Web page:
Slow Shutter Makes Long Exposures Easy

ghost cabs

I heard about Slow Shutter from James Campbell, an iPhoneographer who I’m pretty sure has every iPhone photo app ever created. I was fascinated by the blurry, abstract long exposures that he had created with it.

I have a “real” camera, a Canon DSLR, that I could use to get long exposures. I’ve done so before, but it’s always a bit of trial and error, since I don’t create long exposures that often.

Slow Shutter has enabled me to get long exposures just with a click – the app is that easy. I downloaded it, played it with a bit (the controls are little cryptic), then went out into the street. I wanted a photo of cabs going by.

But the cabs weren’t going fast enough – they didn’t have the long lines I wanted. So, I went to another corner and waited for the stoplight to change. Taxis took off and I got my shot.

I ran the photo through Slow Shutter, adjusting the “freeze” and exposure until it was dreamy, blurry and ghostlike while still retaining enough of the scene to make it identifiable. Then I used Instagram to crop it to a square, Polaroid format using the X-Pro II filter. The filter also vignetted the photo, something I always like.

My dreamy cab shot made the DCist Photo of the Day. It’s one of those common urban scenes but with a slightly different, mysterious perspective.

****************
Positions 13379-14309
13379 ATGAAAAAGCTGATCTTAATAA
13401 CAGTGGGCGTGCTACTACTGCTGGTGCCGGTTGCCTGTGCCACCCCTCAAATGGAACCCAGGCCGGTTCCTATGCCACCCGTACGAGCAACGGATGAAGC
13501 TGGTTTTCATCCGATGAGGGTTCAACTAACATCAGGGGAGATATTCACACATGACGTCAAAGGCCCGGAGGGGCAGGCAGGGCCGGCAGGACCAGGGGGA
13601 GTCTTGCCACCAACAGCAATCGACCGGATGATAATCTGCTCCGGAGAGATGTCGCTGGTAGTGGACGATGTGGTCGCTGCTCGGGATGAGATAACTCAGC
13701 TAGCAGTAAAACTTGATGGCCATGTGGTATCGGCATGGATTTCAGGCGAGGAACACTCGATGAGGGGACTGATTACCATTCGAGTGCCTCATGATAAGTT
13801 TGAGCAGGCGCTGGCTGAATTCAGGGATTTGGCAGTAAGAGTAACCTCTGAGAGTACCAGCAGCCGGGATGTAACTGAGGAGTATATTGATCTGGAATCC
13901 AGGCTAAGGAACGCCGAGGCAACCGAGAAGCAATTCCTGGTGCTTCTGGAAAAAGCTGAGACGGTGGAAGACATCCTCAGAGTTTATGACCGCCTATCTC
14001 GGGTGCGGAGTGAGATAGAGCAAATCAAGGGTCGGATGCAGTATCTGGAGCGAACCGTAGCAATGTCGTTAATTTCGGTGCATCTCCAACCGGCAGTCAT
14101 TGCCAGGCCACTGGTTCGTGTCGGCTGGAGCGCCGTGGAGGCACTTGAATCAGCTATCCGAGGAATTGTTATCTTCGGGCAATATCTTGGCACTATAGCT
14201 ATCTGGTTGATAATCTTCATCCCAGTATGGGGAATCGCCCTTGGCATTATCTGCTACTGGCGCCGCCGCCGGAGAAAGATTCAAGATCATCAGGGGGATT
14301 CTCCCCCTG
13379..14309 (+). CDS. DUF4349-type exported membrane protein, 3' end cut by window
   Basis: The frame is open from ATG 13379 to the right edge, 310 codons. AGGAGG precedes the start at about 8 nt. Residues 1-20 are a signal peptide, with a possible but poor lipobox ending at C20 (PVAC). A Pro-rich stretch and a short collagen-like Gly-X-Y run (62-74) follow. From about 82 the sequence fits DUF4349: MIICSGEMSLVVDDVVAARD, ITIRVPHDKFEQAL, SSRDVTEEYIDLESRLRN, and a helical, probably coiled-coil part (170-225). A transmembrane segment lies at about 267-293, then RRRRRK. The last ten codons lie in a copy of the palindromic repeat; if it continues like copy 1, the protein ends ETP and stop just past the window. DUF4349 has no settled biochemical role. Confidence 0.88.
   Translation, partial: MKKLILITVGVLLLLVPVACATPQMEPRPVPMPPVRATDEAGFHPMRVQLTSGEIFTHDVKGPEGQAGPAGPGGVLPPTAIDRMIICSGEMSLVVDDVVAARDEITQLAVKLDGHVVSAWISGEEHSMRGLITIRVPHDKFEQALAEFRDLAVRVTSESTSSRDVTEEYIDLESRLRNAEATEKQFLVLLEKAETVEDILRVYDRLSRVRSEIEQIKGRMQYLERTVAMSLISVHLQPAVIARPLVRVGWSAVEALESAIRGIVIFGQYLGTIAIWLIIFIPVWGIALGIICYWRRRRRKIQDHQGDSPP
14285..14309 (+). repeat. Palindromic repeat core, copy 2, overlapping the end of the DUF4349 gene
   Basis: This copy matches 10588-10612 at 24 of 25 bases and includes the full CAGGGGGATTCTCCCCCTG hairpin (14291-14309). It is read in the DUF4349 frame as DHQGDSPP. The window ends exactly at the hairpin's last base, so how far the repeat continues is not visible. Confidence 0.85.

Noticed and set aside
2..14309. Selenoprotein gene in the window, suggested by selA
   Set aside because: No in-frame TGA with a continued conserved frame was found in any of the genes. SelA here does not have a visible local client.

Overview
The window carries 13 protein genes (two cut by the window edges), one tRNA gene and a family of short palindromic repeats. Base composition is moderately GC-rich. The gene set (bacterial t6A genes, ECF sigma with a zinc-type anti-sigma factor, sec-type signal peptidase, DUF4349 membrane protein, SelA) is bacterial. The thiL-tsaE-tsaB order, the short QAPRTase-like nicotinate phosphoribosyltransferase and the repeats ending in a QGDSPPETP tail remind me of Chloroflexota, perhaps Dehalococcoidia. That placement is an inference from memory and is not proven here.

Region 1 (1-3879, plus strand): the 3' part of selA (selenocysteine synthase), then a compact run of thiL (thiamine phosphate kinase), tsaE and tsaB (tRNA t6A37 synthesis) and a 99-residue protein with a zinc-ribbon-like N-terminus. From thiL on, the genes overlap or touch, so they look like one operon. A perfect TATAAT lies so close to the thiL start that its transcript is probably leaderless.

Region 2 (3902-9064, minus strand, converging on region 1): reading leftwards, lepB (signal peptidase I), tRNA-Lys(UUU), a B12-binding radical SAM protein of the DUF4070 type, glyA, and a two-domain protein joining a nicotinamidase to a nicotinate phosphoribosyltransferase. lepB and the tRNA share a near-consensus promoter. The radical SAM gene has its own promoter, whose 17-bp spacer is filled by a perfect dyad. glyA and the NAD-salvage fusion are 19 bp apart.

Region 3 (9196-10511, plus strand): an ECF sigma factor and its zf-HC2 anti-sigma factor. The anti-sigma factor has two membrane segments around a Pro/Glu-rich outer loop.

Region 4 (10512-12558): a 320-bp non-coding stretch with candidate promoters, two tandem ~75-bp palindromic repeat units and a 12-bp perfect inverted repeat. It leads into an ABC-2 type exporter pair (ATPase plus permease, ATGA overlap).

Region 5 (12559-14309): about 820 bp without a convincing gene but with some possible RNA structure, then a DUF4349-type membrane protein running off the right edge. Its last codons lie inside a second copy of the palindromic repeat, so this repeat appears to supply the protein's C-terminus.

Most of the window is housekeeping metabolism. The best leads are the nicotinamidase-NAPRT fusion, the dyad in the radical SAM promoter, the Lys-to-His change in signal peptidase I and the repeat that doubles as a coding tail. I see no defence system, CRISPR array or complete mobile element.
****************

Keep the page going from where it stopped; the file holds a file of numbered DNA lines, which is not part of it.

Some photographers might look at Slow Shutter and say, “But that’s cheating.” My knowledge of f-stops and exposure times is, at best, limited. Just a few years ago you’d need fancy equipment, technical knowhow and darkroom experience to get such a shot. Now it can be done with just a click.

But what can’t be duplicated by technology is a good eye. Apps like Slow Shutter just make it easier for photographers to achieve their unique vision.

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Jeff Ribeira

Great shot Joe. I don’t know much about camera apps for smartphones, so I’ve been wondering if the app actually access the iphone’s camera on the backend to physically keep the shutter open longer, or is it all a post-production effect?

The other day I was out shopping with my wife and as I was browsing in some gadget store, waiting for her, I stumbled upon these little iphone lenses that you fix to the front of the camera to create effects like blur, fish-eye, etc. You just carry it around on your keychain, and when you want to take a cool shot, you just hold the lens up to the iphone. Seemed like a pretty nifty idea.

Joe Flood

It actually keeps the shutter open for a couple seconds. It takes a photo and then you can adjust the amount of “freeze” to make it more or less blurry. When you’re happy with it, just click save.

Also check out Instagram and CameraBag for other cool post-production effects. You can make your photos look like 70s Polaroids, fish-eye, etc…